Today: Army Corps of Engineers to explain impact of levee construction around New Orleans region

Today: Army Corps of Engineers to explain impact of levee construction around New Orleans region
July 31, 2009
by Sheila Grissett
The Times-Picayune/

Envision dump trucks hauling 5,100 loads of levee-building clay every day along major highways and even some neighborhood streets in order to service the billions of dollars worth of construction that will be done to improve the New Orleans' region's hurricane protection system over the next two or three years.

Now imagine those dump trunks loaded with clay sharing those same streets and roadways with other vehicles making 355 daily deliveries of steel and concrete to many of the same building sites, which is what Army Corps of Engineers representatives say residents of the five-parish New Orleans area will see by the time levee system construction hits its peak over the next year.

It's a nightmare of a transportation matrix that is just now starting to grow, but will build exponentially as the corps steps up the letting of more than 100 new construction contracts in
Orleans, Jefferson, St. Bernard, St. Charles and Plaquemines parishes for improvements that will provide a "100-year" level of protection from hurricane-driven flooding.

In a roundtable with reporters at corps headquarters in New Orleans this morning, agency representatives are expected to explain just how they plan to carry out the corps' pledge to keep the public informed daily of how this work will impact traffic.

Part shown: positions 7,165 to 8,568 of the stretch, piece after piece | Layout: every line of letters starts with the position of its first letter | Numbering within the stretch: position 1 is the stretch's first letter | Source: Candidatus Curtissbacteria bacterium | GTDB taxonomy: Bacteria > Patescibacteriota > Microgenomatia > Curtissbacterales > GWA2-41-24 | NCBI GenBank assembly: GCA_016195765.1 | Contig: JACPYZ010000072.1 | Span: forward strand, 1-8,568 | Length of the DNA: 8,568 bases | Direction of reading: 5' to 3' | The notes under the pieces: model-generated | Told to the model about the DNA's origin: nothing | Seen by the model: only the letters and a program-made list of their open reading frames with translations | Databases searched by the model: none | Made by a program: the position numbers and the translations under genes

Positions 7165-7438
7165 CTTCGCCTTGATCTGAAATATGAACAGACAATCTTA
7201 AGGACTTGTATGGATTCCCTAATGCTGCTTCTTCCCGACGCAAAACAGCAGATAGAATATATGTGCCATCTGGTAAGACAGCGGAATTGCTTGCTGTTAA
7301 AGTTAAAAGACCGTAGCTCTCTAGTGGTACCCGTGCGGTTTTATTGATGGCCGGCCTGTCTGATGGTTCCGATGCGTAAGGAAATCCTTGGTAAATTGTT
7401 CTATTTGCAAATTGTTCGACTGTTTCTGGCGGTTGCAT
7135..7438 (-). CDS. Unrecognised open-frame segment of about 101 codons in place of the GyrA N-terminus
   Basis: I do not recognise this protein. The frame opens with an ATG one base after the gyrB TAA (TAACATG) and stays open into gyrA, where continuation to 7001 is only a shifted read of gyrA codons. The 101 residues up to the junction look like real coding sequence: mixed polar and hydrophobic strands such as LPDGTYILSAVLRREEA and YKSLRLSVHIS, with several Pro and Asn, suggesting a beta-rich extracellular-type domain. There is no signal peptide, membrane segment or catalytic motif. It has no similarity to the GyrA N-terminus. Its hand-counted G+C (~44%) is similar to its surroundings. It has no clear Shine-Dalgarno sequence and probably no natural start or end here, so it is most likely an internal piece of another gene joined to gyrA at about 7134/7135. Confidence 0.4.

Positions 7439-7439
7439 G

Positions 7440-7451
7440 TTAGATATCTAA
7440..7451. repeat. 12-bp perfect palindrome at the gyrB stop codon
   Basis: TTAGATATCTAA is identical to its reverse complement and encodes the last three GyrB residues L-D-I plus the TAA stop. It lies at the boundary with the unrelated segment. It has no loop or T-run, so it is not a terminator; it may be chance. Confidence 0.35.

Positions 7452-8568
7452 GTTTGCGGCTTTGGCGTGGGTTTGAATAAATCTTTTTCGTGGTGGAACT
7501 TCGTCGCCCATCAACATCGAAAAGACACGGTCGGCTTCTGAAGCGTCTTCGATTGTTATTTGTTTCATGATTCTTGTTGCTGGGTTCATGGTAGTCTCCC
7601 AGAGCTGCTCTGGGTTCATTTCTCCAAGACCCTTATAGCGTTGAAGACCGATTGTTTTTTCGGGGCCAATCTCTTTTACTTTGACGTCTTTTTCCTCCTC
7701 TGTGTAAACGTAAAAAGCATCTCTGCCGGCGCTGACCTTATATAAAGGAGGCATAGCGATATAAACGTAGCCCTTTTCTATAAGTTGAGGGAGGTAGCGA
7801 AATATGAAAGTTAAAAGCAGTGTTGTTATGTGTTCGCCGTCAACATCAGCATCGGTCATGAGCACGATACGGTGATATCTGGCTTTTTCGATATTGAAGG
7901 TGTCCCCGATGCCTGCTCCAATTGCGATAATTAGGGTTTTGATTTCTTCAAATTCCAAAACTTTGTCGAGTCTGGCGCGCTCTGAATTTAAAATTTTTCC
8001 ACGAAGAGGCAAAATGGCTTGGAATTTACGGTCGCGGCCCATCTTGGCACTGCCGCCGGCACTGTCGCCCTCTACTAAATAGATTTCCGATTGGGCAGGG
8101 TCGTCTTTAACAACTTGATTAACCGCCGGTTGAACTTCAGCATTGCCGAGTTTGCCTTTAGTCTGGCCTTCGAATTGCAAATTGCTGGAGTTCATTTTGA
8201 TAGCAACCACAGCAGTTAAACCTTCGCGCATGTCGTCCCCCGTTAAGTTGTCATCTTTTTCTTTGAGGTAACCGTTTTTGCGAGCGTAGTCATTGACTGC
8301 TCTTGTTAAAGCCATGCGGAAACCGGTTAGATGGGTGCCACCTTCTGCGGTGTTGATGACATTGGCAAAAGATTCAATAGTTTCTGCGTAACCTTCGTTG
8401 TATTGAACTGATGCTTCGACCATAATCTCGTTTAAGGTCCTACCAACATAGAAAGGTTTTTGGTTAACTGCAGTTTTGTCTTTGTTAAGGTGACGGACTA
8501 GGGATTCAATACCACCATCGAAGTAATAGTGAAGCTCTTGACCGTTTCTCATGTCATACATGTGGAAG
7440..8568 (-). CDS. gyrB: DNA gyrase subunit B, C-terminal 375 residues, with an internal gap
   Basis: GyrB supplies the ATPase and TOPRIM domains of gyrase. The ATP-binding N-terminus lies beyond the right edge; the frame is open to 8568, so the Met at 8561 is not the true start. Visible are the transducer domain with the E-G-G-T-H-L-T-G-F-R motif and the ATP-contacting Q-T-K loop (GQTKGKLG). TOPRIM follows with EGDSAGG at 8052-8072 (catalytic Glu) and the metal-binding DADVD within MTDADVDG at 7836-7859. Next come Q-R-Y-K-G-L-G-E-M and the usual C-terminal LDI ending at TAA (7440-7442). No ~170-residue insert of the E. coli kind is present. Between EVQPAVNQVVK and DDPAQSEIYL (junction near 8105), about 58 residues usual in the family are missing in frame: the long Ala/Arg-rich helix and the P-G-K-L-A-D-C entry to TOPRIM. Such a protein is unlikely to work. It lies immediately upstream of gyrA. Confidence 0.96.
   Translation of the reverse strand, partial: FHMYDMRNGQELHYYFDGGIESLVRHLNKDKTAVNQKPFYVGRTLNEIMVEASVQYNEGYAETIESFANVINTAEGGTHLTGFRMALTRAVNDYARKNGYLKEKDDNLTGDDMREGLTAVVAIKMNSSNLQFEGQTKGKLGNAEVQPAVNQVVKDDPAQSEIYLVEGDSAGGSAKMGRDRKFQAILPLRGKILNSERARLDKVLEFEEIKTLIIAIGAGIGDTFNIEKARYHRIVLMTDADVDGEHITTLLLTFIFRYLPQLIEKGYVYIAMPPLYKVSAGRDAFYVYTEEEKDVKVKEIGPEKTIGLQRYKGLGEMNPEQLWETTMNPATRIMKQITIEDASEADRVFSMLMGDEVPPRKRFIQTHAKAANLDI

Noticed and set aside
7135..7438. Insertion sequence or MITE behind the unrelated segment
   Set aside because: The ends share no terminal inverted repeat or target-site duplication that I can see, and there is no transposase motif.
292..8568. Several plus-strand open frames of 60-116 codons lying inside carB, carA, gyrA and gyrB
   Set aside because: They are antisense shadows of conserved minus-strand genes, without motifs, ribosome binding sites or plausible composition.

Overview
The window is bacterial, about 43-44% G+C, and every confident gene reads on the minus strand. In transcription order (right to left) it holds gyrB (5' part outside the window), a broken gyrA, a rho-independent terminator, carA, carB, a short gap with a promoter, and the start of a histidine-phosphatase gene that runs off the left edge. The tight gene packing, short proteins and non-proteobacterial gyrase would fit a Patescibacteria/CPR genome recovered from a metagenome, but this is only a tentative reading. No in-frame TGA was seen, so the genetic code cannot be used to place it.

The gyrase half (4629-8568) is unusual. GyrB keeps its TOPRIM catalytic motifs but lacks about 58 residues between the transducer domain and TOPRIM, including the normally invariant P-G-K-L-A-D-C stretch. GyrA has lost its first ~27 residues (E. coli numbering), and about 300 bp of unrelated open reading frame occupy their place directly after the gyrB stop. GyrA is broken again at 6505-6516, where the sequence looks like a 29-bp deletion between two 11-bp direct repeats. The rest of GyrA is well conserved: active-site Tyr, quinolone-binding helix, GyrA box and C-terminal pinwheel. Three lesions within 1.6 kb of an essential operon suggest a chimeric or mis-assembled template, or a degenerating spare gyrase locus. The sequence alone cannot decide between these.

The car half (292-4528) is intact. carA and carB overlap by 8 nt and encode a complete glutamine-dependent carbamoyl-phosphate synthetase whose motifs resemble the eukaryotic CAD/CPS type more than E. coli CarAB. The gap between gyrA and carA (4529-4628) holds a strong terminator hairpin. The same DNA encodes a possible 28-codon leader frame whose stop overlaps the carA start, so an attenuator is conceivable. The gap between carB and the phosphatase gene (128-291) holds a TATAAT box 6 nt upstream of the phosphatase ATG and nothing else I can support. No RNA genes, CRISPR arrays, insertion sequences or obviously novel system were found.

Almost 60 miles of hurricane protection levees alone will be under construction in the five parishes during this year's six-month storm season that opened June 1, a number that will only increase during the 2011 season, according to corps estimates.

Levee-building, often referred to as "dirt work", is particularly truck intensive because the process basically involves digging, transporting, sometimes storing and ultimately delivering thousands of tons of dirt, or borrow.

In this instance - building up the system to withstand flooding from the kind of hurricane that has a 1 percent chance of occurring any year - the borrow will be hauled each day by an army of trucks moving back and forth between multiple construction sites and borrow pits throughout south Louisiana and beyond.

At the same time, corps contractors will also be building a record number of new floodwalls and some of the largest pumping stations and closure structures across waterways ever constructed in the United States.

While much of the steel, concrete and rock needed for those massive structures will come in by barge, there will also be thousands of truck deliveries to the construction sites as well, corps representatives have said.
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